Society of
Children's Book Writers
and Illustrators

  •     The mission of the PAL Newsletter is to provide SCBWI-MI's traditionally published authors and illustrators with resources that meet their needs. This will include: 1: An article written by a Michigan PAL author or illustrator on craft or experience. 2: Information regarding marketing opportunities. Let's sell those books! 3: Helpful blogs, websites, or articles for continuing education.   SCBWI-MI wants its PAL authors and illustrators to feel supported and connected to each other and it is our hope that this newsletter helps contribute to that. If you are a PAL member and are not receiving the newsletter, please contact PAL Coordinator, Jodi McKay.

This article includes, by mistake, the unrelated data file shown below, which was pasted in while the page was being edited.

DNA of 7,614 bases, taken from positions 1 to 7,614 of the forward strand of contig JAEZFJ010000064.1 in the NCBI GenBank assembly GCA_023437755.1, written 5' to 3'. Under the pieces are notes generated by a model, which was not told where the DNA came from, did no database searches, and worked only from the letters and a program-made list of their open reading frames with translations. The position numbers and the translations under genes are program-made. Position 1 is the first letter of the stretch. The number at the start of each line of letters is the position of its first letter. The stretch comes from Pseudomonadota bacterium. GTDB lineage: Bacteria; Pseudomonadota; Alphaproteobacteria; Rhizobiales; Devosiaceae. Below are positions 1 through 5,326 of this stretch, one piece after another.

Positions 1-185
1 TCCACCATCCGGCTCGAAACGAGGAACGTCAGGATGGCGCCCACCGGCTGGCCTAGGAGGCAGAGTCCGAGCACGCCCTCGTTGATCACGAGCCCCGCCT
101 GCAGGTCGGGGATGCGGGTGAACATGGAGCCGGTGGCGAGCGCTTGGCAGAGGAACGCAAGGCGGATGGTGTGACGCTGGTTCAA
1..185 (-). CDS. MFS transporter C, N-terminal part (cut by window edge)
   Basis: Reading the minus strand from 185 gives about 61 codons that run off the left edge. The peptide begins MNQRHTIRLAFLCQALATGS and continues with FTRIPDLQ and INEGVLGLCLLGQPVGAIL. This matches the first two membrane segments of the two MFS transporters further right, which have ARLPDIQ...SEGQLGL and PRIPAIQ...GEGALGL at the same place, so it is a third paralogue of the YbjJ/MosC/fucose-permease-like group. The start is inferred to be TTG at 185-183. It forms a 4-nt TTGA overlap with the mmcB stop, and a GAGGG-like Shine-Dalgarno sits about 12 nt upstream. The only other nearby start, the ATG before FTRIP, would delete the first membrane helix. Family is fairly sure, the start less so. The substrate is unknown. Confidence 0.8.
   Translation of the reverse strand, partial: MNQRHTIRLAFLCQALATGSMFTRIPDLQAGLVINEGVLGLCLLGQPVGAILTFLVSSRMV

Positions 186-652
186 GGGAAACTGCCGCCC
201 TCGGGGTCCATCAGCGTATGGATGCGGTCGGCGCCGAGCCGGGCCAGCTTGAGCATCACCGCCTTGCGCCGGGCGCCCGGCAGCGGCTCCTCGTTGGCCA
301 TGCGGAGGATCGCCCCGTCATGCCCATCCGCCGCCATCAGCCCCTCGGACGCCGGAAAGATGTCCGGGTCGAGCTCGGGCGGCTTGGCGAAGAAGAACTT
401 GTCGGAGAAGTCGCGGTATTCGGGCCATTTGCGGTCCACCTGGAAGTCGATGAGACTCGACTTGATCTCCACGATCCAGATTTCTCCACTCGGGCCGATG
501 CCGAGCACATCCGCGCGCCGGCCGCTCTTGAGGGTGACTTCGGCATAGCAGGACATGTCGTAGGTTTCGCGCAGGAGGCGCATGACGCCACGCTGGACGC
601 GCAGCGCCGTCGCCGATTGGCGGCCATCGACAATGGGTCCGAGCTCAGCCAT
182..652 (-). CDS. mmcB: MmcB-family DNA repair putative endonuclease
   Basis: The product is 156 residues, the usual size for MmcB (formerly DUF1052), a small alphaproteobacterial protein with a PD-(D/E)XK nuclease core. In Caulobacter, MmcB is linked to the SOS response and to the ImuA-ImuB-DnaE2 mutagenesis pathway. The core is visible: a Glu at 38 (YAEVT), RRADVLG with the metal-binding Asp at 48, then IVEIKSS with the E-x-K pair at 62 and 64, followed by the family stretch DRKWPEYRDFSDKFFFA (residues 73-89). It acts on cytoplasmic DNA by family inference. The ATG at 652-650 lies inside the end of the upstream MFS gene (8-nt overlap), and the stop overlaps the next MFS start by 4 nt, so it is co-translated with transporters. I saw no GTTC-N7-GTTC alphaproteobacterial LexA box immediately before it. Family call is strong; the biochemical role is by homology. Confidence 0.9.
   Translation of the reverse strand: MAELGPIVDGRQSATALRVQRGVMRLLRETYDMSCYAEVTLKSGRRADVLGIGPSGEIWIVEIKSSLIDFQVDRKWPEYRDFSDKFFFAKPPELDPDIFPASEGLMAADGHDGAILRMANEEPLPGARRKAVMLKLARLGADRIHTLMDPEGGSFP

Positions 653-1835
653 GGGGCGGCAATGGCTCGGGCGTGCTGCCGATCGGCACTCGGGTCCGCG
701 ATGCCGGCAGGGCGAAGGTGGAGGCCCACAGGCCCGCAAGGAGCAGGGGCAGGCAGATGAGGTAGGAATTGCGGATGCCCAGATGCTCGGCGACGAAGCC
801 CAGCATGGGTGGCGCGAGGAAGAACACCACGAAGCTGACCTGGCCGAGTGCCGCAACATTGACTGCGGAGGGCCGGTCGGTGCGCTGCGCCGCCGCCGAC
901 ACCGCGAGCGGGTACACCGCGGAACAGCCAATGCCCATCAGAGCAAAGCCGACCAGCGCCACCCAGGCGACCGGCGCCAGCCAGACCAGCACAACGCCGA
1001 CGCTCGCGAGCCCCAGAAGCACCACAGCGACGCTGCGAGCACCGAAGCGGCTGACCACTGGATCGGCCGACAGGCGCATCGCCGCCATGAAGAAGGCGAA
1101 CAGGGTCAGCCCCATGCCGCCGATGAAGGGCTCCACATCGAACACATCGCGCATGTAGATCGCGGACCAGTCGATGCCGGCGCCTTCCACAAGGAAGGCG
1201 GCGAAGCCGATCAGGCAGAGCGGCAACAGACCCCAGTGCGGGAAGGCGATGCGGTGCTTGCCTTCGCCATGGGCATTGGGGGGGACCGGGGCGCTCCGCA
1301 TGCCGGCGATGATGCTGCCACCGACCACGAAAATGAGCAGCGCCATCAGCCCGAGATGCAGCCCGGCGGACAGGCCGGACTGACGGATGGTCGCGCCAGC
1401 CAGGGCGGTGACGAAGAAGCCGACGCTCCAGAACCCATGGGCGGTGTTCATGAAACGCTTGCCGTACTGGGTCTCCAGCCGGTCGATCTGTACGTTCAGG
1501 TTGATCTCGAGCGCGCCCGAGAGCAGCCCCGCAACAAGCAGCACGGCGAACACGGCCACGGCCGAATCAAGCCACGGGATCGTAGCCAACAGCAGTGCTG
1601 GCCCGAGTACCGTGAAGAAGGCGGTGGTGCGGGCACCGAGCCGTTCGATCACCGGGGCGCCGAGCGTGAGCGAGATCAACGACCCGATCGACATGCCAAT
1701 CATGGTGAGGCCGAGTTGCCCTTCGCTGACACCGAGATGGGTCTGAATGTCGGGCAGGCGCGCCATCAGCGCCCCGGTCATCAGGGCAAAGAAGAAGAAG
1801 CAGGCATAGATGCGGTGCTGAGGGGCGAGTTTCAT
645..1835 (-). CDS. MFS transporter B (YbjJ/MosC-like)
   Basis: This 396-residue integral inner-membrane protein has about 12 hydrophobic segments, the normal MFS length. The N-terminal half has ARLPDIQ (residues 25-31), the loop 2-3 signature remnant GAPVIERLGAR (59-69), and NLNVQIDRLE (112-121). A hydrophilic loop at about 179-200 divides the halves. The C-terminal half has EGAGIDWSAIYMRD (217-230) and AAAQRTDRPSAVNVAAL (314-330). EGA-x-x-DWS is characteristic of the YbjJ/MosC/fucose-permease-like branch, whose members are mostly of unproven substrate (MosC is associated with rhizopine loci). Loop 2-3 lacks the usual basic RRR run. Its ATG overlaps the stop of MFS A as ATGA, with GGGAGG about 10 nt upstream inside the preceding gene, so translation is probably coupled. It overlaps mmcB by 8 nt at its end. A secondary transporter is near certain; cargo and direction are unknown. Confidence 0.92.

• 2018-2019 Novel Mentorship Program We’re delighted to announce that SCBWI-MI will hold TWO novel mentorship competitions next year.   You will need a complete draft of your novel to enter either competition.   The Non-PAL mentorship with author Kelly Barson This mentorship is open to full and associate SCBWI members who live in Michigan. Kelly is the author of 45 POUNDS MORE OR LESS and CHARLOTTE CUTS IT OUT. Kelly’s books will make you laugh and cry. They’ll show you the truth. They may even give you a glimpse inside yourself. Kelly teaches classes on writing Middle Grade and Young Adult novels at UCLA Extension Writers’ Program. Our interview with Kelly will be posted on May 4, 2018 on the Mitten blog. The submission window will be June 4-25, 2018. The PAL mentorship with author Leslie Connor This mentorship is open to PAL SCBWI members who live in Michigan. Leslie lives in Connecticut where she is the author of ALL RISE FOR THE HONORABLE PERRY T COOK, CRUNCH, WAITING FOR NORMAL, THE THINGS YOU KISS GOODBYE, DEAD ON TOWN LINE and MISS BRIDIE CHOSE A SHOVEL. Her latest Midgrade Novel, THE TRUTH AS TOLD BY MASON BUTTLE, hit the store shelves in January. Leslie’s books are written with so much heart that they’re likely to break the reader’s heart as well. See our interview with Leslie on the Mitten Blog. The submission window will be April 2-23, 2018.   Submissions: Step 1: Figure out your membership status. If you are pre-published, you are an associate member. If you are published, it depends on the publisher. If your publisher is on this list of traditional publishers, you are a PAL member. If your publisher is not on that list, you are a full member. To check your official membership status, go to and scroll down to the Member Search box. Click Advanced Search and enter your name to look yourself up. If your listed membership status is not correct, contact SCBWI by email at membership [at] scbwi [dot] org and explain the situation.  Authors who have work under contract with a PAL publisher are considered PAL members.   Please contact the program coordinator, Ann Finkelstein at annf1234 [at] gmail [dot] com, if you have questions about eligibility or your membership status.   Step 2: Register for the correct mentorship program. PAL members will register during their submission window: April 2-23, 2018. Non-PAL members will register during their submission window:  June 4-25, 2018. For both mentorships, the submission fee is a nonrefundable $20. One entry per person. To enter, you must have completed a draft of your novel.   The registration platform will go live for each submission window. Click here to register during your submission window.    Submission instructions will be repeated on the last page of the registration form. Submission of manuscripts will be by email to the mentorship coordinator, Ann Finkelstein, at  annf1234 [at] gmail [dot] com   Step 3: Submit your manuscript. All submissions are sent by email to Ann Finkelstein at  annf1234 [at] gmail [dot] com The subject line for your email should read: Submission: TITLE In the body of the email, write: Your name The title of your manuscript Your SCBWI membership status The name you used for SCBWI membership, if different from above Your email address Your phone number Attach your manuscript to the email as a Microsoft Word document. Use the following format: Header: write the title of your manuscript and the page number DO NOT put your name on the manuscript. Leave the footer blank. The footer will be used for your identification number. Use 12-point Times New Roman font. Double space Use 1-inch margins. You will need to submit the first ten pages and a synopsis. Start your manuscript on the first line of the first page. (There is no need to leave several blank lines at the beginning of this submission.) If your first chapter is shorter than ten pages, double space and continue with chapter 2. End your ten-page submission at the end of a sentence. The eleventh page is the synopsis. The synopsis should be one page in length. The synopsis may be single-spaced.   Anonymity. To ensure an unbiased selection process, the manuscripts will be identified by number, not the author’s name. DO NOT put your name or any other identifying mark on your manuscript. Feel free to announce the mentorship on social media. DO NOT mention that you entered the competition on social media.   Selection process. Our super-secret, superstar judges will evaluate the entries based on: Appropriateness of Style, Language and Diction for Intended Audience Are the characters’ voices distinct, consistent, believable and age-appropriate? Development of Theme or Concept Is the theme at least hinted at in the first ten pages?  Does it become clear in the    synopsis? Development of Plot Is the protagonist’s problem/quest defined in the opening of the novel? Is the problem/quest compelling? Is it clear what is at stake for the protagonist if he or she fails or does not   undertake the quest? Are the first 10 pages an appropriate introduction to the narrative arc described in the synopsis? Development of Characters Can you tell from the first 10 pages what each important character wants? Is the protagonist interesting/appealing enough to continue reading? Does the protagonist have clear challenges either in the form of a mistaken belief, an antagonist or a situation that he or she wants to overcome? Does the writer avoid stereotypes? Pacing Is there an appropriate balance between dialog, exposition and backstory? Overall Impression/Originality Are you eager to find out what happens next? Does the novel present a unique or underrepresented personality, problem or point-of-view?   Judges will also make brief comments about how they feel the manuscript could be strengthened. Applicants will receive the judges’ comments but not the numerical scores. The mentor will make the final selection.   The winner of the PAL mentorship with Leslie Connor will be announced in mid-July. The winner of the non-PAL mentorship with Kelly Barson will be announced in early September.   Read more about the SCBWI-MI mentorship and its past winners and mentors.   FAQs: How much does it cost to enter?  $20 (non-refundable) How do I pay the $20? You will be asked for credit/debit card information when you register. Do I have to be a member of SCBWI? Yes. Do I have to live in Michigan? Yes. Can I apply if I only live in Michigan for part of the year? Sure. Will I be notified when my manuscript has been received and is being considered? Yes. Mentorship Coordinator, Ann Finkelstein, will confirm receipt of manuscripts. How long do I have between registering for the mentorship and uploading my manuscript? 24 hours. Exactly what do you mean by anonymous submissions? Don’t put your name on the manuscript and don’t announce on social media that you are entering. Can I enter if I already have a PAL book under contract? You can enter the PAL mentorship only. What happens if I enter the non-PAL mentorship and I’m offered a contract while the evaluation process is going on? Contact Mentorship Coordinator, Ann Finkelstein to receive congratulations and discuss the situation. What if I’m a PAL illustrator? If you’re a PAL member for illustration, but not for writing, apply for the non-PAL mentorship described here. Do I have to write a synopsis? Yes. Please understand that we feel your pain. However, it is essential that the judges know the arc of your novel. What if I have a question that’s not on this list? Contact Mentorship Coordinator, Ann Finkelstein at annf1234 [at] gmail [dot] com.